The spread of tumors and other growing tissues has revealed a whole new type of physics.
In new research, published Sept. 24 in the journal Nature Physics, scientists found that living cells transition from 2D sheets to 3D blobs by a previously unknown process called "active wetting." And the physics of active wetting may be able to explain why and how cancers spread.
"If we could find the way to selectively modify these forces in a real tumor, which is a very hard task, we could design a treatment to avoid cancer dissemination," study co-authors Xavier Trepat, of the Institute for Bioengineering of Catalonia in Spain, and Carlos Pérez-González, of the Universidad de La Laguna in Spain, told Live Science in an email. [10 Do's and Don'ts to Reduce Your Risk of Cancer]
Any sort of medical application for the findings is a long way off. Trepat and Pérez-González said that their next steps will involve delving further into the weird physics of active wetting, about which little is yet known.
What the researchers have found is based on experiments done in a lab dish using human breast cancer cells. It all started, Trepat and Pérez-González said, with an investigation into a protein called E-cadherin, which provides adhesion between cells. The researchers had wanted to know how this protein regulates the tension within tissues, or groups of cells. What they didn't expect was that the tension within the tissue could get so high that their sheet of tissue would spontaneously detach from the collagen-coated gel they were using as a substrate and retract into a spheroid shape.
"The first time we observed this phenomenon, we were not sure about how or why it was happening," the researchers told Live Science.
The researchers contrasted active wetting with the behavior of so-called passive fluids, in which there are no living structures to alter fluid flow. Normally, in passive fluids, a set of physics equations known as the Navier-Stokes equations dictates the fluid dynamics. In passive fluids, the transition from 2D sheet to 3D spheroid is called dewetting. The opposite, a 3D spheroid spreading out into two dimensions, is called wetting. Whether wetting or dewetting happens is governed by the surface tension of the interface, the liquid and the gas involved.)
But as the researchers played with the cancer cells in their experiment — varying parameters like tissue size and E-cadherin levels — they found that the cells weren't behaving like regular fluids do in passive wetting and dewetting. This is because a number of active processes, from the contractility of the tissue to the cell-substrate adhesion, determine if the cells ball up or spread out, the researchers found.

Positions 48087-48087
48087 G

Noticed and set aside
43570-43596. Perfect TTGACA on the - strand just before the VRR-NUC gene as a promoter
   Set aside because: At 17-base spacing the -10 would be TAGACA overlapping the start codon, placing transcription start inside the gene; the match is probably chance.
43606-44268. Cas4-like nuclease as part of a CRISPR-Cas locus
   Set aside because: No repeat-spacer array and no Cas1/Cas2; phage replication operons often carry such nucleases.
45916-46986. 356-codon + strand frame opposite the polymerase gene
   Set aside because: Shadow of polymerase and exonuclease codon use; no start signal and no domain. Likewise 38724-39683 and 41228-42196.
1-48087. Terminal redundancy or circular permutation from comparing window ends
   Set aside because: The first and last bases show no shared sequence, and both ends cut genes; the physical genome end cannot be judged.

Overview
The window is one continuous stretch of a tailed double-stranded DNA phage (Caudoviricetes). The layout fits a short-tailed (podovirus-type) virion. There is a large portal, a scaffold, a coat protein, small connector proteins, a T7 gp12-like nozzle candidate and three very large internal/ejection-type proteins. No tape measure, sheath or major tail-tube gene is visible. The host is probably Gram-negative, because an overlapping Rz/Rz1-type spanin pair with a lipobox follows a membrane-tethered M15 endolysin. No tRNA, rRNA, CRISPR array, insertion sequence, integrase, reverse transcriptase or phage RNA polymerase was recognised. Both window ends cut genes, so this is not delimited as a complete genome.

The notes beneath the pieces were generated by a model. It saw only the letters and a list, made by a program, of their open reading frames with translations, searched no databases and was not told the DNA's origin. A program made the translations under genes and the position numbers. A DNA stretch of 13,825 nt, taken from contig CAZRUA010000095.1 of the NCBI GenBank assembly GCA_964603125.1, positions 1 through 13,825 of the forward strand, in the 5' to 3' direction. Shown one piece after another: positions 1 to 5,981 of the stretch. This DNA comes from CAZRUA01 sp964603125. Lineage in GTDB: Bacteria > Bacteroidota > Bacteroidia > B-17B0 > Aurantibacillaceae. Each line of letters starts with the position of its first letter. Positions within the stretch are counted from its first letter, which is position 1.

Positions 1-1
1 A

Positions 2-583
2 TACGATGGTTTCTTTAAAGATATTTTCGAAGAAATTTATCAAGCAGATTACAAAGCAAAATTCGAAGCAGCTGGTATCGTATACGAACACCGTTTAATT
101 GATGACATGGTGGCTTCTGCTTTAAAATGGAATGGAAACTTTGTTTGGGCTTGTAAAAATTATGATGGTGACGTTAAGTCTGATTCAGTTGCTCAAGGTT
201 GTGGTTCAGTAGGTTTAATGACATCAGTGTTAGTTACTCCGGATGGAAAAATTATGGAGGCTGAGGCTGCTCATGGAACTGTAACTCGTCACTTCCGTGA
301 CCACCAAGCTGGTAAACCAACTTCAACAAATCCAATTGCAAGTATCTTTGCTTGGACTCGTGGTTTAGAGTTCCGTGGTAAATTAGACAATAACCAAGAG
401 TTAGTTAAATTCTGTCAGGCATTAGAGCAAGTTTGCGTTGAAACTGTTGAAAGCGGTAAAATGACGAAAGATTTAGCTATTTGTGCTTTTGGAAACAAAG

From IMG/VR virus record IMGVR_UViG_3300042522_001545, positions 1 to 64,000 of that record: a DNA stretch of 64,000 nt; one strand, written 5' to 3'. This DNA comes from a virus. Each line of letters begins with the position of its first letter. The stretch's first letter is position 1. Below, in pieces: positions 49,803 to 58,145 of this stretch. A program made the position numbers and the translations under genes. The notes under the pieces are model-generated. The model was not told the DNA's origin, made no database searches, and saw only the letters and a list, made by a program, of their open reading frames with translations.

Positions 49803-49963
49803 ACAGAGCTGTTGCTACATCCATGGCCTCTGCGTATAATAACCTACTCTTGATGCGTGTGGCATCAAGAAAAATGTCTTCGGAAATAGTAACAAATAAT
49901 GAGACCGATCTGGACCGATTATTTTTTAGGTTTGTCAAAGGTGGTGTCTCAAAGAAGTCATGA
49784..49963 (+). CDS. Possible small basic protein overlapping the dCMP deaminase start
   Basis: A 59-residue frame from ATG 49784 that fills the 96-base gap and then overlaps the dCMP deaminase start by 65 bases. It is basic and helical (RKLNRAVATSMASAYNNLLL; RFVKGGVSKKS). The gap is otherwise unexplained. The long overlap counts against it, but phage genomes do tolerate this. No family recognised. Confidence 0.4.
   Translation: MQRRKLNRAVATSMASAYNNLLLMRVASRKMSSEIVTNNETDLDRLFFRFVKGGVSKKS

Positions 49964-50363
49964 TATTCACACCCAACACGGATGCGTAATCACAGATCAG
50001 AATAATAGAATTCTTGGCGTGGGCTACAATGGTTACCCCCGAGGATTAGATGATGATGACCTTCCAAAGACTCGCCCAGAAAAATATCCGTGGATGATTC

The transition between the spread-out wetting phase and balled-up dewetting phase depends on competition between cell-cell forces and forces that attach the cell to the substrate, the researchers said.
Tissues grow and move in lots of ways, including during normal development. But the active wetting transition is important, because it is the key moment that cells go from a contained spherical to a spreading, flat sheet Trepat and Pérez-González said. In other words, once circular balls of tumor spread out and attach to a surface the tumor is able to spread further.
"Our results set up a comprehensive framework to understand which forces are important for cancer invasion," the investigators said. Part of the next phase of work will be to move the studies out of lab dishes and into living tissue and real tumors, the researchers added.
Biological systems can be hard to fit into classical physics frameworks, wrote Richard Morris and Alpha Yap in a comment accompanying the new paper. Morris is a postdoctoral researcher at the Tata Institute for Fundamental Research in India, and Yap is a cell biologist at the University of Queensland in Australia. But the new article is a "valuable step in the right direction" for making physics relevant to problems of biology, Morris and Yap wrote.
"In this case," they wrote, "we learn that, whereas ideas from classical physics can be beneficial in the characterization of biological systems, the analogy must not be pushed too far, and new approaches are needed."
Originally published on Live Science.
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Stephanie Pappas is a contributing writer for Live Science, covering topics ranging from geoscience to archaeology to the human brain and behavior. She was previously a senior writer for Live Science but is now a freelancer based in Denver, Colorado, and regularly contributes to Scientific American and The Monitor, the monthly magazine of the American Psychological Association. Stephanie received a bachelor's degree in psychology from the University of South Carolina and a graduate certificate in science communication from the University of California, Santa Cruz.